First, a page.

The film earned $1,261,000 worldwide. The film is recognized by American Film Institute in these lists: 2002: AFI's 100 Years...100 Passions – Nominated Flesh and the Devil was restored and released to DVD with The Temptress in September 2005 as part of a collection by Turner Classic Movies entitled Garbo Silents. The DVD includes an upbeat ending. Flesh and the Devil on IMDb Flesh and the Devil at the TCM Movie Database Flesh and the Devil at AllMovie
Barbara Bedford (actress)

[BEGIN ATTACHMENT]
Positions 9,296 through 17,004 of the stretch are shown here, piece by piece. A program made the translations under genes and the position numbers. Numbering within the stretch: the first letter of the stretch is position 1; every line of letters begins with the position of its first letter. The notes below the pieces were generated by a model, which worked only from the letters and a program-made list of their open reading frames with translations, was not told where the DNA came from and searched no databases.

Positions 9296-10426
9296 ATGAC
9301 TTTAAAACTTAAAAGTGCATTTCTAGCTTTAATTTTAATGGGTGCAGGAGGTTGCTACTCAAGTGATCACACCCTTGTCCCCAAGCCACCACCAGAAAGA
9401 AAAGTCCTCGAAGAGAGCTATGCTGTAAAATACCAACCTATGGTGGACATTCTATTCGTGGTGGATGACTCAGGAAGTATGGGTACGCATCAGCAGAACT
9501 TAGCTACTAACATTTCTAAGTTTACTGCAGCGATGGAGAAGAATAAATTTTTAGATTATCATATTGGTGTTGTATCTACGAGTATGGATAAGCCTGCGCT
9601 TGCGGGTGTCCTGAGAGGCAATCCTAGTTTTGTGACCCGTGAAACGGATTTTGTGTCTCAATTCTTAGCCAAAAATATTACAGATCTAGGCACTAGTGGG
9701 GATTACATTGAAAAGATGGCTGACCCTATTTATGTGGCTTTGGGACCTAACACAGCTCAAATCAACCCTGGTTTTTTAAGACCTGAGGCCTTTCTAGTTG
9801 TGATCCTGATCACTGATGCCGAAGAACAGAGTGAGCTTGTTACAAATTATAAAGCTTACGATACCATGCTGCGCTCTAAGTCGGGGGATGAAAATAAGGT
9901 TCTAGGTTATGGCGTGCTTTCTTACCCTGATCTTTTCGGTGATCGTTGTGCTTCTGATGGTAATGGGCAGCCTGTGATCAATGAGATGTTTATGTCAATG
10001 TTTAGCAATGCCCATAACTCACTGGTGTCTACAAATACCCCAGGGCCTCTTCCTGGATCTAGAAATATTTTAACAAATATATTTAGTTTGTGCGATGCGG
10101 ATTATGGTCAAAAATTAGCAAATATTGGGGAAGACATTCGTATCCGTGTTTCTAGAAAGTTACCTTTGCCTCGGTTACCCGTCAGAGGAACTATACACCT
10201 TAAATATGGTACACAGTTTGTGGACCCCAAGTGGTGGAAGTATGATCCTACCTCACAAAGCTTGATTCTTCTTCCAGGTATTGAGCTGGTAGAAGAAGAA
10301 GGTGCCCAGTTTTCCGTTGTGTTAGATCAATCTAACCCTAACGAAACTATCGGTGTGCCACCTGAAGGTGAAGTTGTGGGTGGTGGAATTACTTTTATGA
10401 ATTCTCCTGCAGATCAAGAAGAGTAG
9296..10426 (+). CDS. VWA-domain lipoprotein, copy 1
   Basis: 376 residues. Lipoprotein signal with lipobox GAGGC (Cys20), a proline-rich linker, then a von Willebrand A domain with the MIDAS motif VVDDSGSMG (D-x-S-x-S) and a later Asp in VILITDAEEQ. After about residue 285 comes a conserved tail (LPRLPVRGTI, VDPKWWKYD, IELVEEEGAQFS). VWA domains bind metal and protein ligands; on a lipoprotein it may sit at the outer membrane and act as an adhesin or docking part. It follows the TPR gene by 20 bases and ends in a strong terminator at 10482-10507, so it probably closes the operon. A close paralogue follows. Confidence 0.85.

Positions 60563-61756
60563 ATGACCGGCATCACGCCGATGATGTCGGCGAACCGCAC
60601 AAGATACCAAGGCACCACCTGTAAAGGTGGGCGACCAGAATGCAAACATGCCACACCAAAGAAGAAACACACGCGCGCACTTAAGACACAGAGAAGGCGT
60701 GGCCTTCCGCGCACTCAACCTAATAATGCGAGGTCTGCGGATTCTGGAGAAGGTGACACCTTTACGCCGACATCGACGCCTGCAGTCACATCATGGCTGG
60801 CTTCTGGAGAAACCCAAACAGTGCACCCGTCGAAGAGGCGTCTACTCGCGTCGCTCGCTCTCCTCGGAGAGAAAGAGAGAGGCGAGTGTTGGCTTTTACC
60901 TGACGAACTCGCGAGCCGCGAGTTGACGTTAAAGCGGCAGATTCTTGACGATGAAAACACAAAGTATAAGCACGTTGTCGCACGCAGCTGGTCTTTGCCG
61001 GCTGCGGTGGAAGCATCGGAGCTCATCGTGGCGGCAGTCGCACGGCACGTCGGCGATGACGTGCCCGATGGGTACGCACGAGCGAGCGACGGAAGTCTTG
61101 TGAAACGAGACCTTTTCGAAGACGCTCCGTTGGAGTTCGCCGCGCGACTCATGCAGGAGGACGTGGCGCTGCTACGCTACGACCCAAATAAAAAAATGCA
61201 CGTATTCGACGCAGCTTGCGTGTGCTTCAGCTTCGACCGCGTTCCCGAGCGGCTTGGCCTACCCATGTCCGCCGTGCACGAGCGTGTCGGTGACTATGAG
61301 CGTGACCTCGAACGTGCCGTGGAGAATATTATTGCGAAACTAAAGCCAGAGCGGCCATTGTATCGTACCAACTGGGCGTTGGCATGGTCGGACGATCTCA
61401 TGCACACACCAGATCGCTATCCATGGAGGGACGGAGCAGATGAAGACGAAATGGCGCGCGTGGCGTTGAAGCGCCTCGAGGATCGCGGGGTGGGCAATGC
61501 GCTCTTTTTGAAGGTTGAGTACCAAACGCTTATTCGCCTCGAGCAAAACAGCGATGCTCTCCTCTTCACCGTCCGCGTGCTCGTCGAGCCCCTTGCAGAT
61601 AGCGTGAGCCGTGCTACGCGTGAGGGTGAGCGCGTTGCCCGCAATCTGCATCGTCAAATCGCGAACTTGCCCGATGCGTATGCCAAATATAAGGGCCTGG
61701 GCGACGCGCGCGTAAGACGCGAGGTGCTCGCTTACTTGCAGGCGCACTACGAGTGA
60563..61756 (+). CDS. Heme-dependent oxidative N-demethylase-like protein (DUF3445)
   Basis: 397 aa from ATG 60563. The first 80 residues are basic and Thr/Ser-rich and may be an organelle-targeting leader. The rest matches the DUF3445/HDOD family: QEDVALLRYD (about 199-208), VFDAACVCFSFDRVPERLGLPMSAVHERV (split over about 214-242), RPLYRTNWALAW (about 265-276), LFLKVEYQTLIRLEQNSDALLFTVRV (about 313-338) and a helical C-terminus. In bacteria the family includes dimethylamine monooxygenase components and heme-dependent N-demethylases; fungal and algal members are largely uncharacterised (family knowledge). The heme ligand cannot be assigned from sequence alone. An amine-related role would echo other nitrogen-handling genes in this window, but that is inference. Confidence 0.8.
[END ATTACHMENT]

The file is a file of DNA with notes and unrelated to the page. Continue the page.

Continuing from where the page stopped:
Barbara Bedford was an American actress who appeared in dozens of silent movies. Her career declined after the introduction of sound, but she continued to appear in small roles until 1945. After high school she set out for Hollywood, she had written many fan letters to actor William S. Hart, he helped her get a small role in his 1920 movie The Cradle of Courage. While working as an extra that same year on The White Circle, she was noticed by fellow cast member John Gilbert, who recommended her to director Maurice Tourneur. Tourneur cast her alongside Gilbert in Deep Waters. Tourneur cast her in The Last of the Mohicans, where she was the love interest for Alan Roscoe, whom she married in real life. In 1925 she appeared opposite Hart in his final film, Tumbleweeds, a key western of the silent period, she starred in the 1926 silent film Old Loves and New and in Mockery with Lon Chaney the following year. When her career declined after the switch to sound, she signed with MGM in 1936 to play bit and extra parts.